A Minnesota teenager accused of lying to federal agents at New York's JFK Airport after he was pulled off a flight bound for Turkey will remain in jail. The federal judge in St. Paul on Monday ordered Ahmed held without bail, citing threatening Twitter posts that were "beyond youth or hubris." The FBI believes 19-year-old Hamza Ahmed had a final destination of Syria, to fight with ISIS.
Caught at JFK
In November 2014, Ahmed and three other young men from the Twin Cities, took a Greyhound bus from Minneapolis to New York. The other three were stopped by customs at JFK, but Ahmed was already on board a flight to Turkey when the FBI pulled him off the plane. Ahmed told agents he was traveling on to Spain by himself, but had no hotel reservations.
All four were allowed to take a Greyhound bus back to Minneapolis, where the FBI again interviewed Ahmed, who denied knowing the other three -- only recognizing one from Burnsville High School. But the FBI had video from the bus terminal, showing they had traveled together.
Ahmed was arrested Feb. 5 and charged with lying to the FBI.
How do we stop it?
Mohamud Noor, a former Minneapolis School Board member, says programs are needed to reach at risk youth before the jihadist recruiters.
"This is time something needs to be done, before the kids go to JFK or somewhere else," Noor said.
On social media, Hamza provides his own road map from alienation to radicalization. The kid who talks about smoking weed with his friends, takes a turn towards religion, and is soon attending lectures at Al Farooq, the Bloomington mosque where many of the ISIS travelers would play basketball. The same mosque that kicked out a former terror suspect, Amir Meshal, for radicalizing young people.
"Jihad is the number one deed or form of devotion to Allah," Hamza tweets. "Correct me if I'm wrong."
"The kids are leaving as we speak and that's the sad part of the story. Not just from here, but from New York, Montreal, Toronto," Omar Jamal, with American Friends of Somalia, said.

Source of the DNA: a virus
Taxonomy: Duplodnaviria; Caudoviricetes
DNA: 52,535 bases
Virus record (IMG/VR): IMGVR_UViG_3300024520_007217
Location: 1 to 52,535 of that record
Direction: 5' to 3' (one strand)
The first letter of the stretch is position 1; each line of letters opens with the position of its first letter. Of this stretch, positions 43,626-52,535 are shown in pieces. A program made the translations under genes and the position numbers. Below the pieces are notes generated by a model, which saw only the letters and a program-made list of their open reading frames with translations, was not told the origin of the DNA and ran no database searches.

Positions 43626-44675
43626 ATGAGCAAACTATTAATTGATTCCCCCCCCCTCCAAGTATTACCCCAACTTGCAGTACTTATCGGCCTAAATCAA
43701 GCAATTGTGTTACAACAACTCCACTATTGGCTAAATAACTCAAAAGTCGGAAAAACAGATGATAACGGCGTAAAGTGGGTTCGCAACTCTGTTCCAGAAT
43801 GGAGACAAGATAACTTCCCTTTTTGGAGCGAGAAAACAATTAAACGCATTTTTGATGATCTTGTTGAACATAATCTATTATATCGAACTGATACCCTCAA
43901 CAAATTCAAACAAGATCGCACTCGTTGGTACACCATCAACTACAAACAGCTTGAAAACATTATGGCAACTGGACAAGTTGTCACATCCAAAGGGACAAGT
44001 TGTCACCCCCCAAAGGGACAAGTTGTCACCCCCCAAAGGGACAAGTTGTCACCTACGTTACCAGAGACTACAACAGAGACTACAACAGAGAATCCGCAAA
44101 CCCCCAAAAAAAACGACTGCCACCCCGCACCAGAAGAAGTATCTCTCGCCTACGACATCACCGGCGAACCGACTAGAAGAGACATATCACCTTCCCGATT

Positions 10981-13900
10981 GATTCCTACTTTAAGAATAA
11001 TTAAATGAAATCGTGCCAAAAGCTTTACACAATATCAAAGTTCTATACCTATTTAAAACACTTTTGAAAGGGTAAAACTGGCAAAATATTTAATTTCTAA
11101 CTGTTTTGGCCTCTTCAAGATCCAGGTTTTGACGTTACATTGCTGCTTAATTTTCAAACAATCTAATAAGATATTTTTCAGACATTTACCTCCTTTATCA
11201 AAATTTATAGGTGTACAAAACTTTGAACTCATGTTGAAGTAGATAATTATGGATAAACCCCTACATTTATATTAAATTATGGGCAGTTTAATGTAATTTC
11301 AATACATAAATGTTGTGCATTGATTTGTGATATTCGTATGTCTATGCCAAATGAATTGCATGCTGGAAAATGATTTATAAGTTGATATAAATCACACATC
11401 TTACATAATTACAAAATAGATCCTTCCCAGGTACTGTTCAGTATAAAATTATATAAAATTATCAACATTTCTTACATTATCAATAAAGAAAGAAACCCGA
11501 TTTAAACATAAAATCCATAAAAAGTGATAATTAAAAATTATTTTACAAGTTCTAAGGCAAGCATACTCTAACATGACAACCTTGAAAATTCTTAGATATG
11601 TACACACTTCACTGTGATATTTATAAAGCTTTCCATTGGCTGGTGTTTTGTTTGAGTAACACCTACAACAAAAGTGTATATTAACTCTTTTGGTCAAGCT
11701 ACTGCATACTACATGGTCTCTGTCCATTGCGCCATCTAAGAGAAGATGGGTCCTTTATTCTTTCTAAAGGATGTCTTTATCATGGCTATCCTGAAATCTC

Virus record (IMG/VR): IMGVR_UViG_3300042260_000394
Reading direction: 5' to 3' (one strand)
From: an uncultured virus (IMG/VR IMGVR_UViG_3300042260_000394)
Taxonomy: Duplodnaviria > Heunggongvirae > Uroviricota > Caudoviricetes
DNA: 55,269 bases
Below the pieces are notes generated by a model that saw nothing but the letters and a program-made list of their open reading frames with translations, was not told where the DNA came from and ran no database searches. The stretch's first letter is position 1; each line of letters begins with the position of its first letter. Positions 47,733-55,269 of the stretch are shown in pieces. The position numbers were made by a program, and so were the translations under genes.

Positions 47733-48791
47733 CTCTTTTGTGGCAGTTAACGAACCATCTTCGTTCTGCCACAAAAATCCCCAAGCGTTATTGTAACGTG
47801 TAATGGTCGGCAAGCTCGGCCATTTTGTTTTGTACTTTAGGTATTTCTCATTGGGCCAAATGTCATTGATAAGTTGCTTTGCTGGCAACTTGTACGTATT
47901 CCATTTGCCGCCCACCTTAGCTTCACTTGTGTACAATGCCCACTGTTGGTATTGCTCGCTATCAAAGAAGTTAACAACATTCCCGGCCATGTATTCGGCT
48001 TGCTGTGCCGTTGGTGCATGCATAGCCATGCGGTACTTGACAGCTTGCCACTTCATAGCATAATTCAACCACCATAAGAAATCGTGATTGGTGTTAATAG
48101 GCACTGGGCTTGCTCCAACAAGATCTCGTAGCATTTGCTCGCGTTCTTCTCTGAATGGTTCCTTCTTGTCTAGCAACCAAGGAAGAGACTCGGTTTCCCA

It's happening in Sweden, too, with its large Somali population. Erica Bjerstom, a Swedish journalist with Sveriges TV, is working on a story about efforts to combat radicalism in Minnesota, and finding very little.
"Research we've done so far shows the programs are just beginning," she said.
They're just beginning after nearly 40 young men have attempted to travel overseas for jihad. Today, one more naive young man is locked up, the puppet master pulling the strings, still invisible.
"Unless we get support of parents we will never be able to support these young men," Noor said."
U.S. attorney Andy Luger will be at a Washington, D.C. summit next week unveiling a pilot program to combat radicalism. Similar programs will be getting underway in Los Angeles and Boston as well. The details of these programs remain vague at best, but include youth outreach, after school, and job programs.
Recruiting tactics changing
Jamal believes the tactics of recruiting young men from the Twin Cities are changing.
"The kids are still leaving to join ISIS and al-Shabaab, so something is wrong here," Jamal said. "They're still leaving, they're still leaving."He says that instead of using Minneapolis, they're using New York, Chicago, Los Angeles and even Toronto as departure airports. And social media is how they communicate. The FBI found Twitter messages between Ahmed and one of the other travelers, talking about meeting at "the masjid (mosque)," needing to talk "somewhere that ain't hot." Ahmed attended al-Farooq in Bloomington, Minn. -- a mosque the other travelers to Syria also attended.
But at other times, Ahmed sounds a typical teen.
"I wonder what it feels like to have friends," he writes. "Like legit friends you can open up to."
That alone may say more about why young men are travelling to Syria, than anyone realizes.